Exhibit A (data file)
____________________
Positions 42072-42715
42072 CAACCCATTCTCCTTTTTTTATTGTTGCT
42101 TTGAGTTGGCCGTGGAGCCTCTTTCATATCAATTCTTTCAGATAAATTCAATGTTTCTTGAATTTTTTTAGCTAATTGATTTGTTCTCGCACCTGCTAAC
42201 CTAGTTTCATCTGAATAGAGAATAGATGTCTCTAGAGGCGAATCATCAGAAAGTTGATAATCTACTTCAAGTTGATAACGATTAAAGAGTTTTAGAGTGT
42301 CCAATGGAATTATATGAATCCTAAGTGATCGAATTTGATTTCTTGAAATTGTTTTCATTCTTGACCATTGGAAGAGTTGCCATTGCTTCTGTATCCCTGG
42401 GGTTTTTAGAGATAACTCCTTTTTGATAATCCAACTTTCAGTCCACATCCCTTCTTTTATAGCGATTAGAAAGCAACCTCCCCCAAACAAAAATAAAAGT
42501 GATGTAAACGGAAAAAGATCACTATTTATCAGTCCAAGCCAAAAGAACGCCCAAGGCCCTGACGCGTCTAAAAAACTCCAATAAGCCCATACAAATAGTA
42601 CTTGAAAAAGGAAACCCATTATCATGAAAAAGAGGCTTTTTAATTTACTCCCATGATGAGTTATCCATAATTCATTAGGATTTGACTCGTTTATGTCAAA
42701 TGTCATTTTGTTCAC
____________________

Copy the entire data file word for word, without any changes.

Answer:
Positions 42072-42715
42072 CAACCCATTCTCCTTTTTTTATTGTTGCT
42101 TTGAGTTGGCCGTGGAGCCTCTTTCATATCAATTCTTTCAGATAAATTCAATGTTTCTTGAATTTTTTTAGCTAATTGATTTGTTCTCGCACCTGCTAAC
42201 CTAGTTTCATCTGAATAGAGAATAGATGTCTCTAGAGGCGAATCATCAGAAAGTTGATAATCTACTTCAAGTTGATAACGATTAAAGAGTTTTAGAGTGT
42301 CCAATGGAATTATATGAATCCTAAGTGATCGAATTTGATTTCTTGAAATTGTTTTCATTCTTGACCATTGGAAGAGTTGCCATTGCTTCTGTATCCCTGG
42401 GGTTTTTAGAGATAACTCCTTTTTGATAATCCAACTTTCAGTCCACATCCCTTCTTTTATAGCGATTAGAAAGCAACCTCCCCCAAACAAAAATAAAAGT
42501 GATGTAAACGGAAAAAGATCACTATTTATCAGTCCAAGCCAAAAGAACGCCCAAGGCCCTGACGCGTCTAAAAAACTCCAATAAGCCCATACAAATAGTA
42601 CTTGAAAAAGGAAACCCATTATCATGAAAAAGAGGCTTTTTAATTTACTCCCATGATGAGTTATCCATAATTCATTAGGATTTGACTCGTTTATGTCAAA
42701 TGTCATTTTGTTCAC